beekeep
Reply to
beekeep
formatting link
>
I would agree with all the above and you really need to take everything apart and clean it up and look at everything. This is probably covered under some sort of warranty, and I wouldn't want to go through the mess and hassle of putting a rear together again. Not to mention the smell of the lube. Last time, I got some of it in my hair, and even after washing it several times, I could still smell it.
BDK
Reply to
BDK
That same part was in a friend's diff when he did a lube change, I asked him what the warranty company had to fix on his and he replied:
There's a lead for you, a TSB.
Reply to
Jeff Burke
My truck is a 1999 truck, so, it is not covered by any warranty, right?
I am out of luck here?
See my UPDATE #3 where I give great details on this issue. I will post it in a minute.
i
Reply to
Ignoramus937
Tony, please see my post UPDATE 3, I detail what exactly went wrong and why (looks to me like it was installed backwards). See if you have any opinion on that!
i
formatting link
>>
Reply to
Ignoramus937
yeah, you would need a replacement from the dealer (Mopar), or fabricate one sheet metal.
Tony
formatting link
>>
Reply to
Tony
After you clean everything out and check for damage, you re-install the ring gear/carrier. You'll need a dial indicator with a magnetic base or some fixture to hold the indicator against one of the teeth on the ring gear, and rock the gear. Tighten the side adjusters until you get around .007" backlash. I use a phillips screwdriver, placed in the adjustment hole of the casting and pry against one of the holes in the side adjuster, tightening until snug.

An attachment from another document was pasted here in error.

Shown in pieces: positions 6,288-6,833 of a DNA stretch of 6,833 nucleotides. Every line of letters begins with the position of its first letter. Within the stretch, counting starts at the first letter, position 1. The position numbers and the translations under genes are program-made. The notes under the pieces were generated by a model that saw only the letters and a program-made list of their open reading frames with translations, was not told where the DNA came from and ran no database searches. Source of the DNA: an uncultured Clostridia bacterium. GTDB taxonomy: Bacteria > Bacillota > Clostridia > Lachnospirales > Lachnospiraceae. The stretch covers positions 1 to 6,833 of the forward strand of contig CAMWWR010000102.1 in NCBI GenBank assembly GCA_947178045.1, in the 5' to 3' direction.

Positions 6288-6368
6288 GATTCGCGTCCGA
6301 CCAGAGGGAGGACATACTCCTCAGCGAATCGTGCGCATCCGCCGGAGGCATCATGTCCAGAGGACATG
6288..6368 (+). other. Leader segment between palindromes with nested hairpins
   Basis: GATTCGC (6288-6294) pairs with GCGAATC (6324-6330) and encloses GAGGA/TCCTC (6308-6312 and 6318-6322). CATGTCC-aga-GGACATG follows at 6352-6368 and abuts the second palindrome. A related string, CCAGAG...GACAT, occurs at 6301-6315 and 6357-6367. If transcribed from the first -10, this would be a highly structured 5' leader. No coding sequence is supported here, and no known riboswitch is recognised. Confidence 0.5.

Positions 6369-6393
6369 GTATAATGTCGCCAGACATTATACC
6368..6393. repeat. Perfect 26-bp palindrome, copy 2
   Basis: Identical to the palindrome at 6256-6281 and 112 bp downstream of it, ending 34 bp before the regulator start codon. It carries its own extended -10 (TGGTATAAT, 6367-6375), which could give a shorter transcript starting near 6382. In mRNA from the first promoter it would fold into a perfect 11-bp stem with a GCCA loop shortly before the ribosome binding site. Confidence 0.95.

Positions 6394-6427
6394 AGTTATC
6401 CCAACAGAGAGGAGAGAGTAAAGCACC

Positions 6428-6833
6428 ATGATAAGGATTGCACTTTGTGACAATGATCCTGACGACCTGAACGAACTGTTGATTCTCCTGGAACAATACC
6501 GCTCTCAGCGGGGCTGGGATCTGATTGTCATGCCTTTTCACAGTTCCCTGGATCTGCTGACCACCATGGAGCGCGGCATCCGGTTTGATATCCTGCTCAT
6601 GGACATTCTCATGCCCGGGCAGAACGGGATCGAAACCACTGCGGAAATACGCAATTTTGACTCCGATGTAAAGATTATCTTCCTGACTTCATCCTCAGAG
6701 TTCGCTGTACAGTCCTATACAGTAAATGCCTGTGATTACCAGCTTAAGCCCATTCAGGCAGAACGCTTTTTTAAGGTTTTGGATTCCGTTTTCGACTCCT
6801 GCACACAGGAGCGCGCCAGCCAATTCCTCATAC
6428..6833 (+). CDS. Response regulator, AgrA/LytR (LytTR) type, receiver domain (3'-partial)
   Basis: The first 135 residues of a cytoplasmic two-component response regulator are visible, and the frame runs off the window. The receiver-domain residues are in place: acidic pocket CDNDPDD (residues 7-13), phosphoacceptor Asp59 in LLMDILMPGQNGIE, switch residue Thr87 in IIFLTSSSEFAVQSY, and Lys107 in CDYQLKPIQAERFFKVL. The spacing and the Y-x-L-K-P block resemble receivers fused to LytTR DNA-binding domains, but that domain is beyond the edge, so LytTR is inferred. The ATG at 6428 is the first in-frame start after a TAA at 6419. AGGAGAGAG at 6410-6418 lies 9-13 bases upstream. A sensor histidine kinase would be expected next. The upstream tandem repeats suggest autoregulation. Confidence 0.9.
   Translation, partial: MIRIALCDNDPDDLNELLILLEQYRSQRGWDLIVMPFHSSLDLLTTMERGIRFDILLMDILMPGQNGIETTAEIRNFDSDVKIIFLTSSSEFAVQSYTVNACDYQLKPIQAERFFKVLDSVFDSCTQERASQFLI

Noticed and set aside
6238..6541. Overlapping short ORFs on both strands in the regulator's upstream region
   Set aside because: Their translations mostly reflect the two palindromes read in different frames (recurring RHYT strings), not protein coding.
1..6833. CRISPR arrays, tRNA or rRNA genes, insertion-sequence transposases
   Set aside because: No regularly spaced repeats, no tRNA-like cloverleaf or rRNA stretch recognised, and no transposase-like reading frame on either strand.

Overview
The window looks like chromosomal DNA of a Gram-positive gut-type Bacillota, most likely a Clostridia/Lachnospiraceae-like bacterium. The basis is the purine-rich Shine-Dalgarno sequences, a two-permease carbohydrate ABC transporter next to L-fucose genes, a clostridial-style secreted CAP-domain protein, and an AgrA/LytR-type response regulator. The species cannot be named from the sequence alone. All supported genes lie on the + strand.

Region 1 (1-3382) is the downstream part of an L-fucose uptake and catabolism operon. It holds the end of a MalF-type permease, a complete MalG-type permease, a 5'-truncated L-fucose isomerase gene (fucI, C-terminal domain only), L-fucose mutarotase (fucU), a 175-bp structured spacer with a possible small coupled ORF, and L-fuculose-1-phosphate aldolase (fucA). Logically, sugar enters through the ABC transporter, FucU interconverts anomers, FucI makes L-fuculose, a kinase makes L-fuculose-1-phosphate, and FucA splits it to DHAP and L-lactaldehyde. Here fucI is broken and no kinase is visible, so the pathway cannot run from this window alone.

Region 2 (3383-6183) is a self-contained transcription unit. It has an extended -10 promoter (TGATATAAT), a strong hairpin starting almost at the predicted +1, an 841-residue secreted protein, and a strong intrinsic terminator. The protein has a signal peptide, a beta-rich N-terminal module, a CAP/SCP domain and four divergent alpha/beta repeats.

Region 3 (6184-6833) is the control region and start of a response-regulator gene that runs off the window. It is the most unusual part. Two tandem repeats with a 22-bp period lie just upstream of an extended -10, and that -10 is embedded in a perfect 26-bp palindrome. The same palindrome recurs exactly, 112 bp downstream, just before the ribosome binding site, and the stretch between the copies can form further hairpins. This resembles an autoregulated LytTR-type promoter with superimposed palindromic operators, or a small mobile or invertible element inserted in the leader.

Then replace your adjuster locks.
Tony
Reply to
Tony
Sounds simple enough, I will check if I have a dial indicator. See my post that I made 15 minutes ago, UPDATE 3, I detail why it broke etc, some nice pictures there, do not miss it.
i
Reply to
Ignoramus937

Site Timeline

PolyTech Forum website is not affiliated with any of the manufacturers or service providers discussed here. All logos and trade names are the property of their respective owners.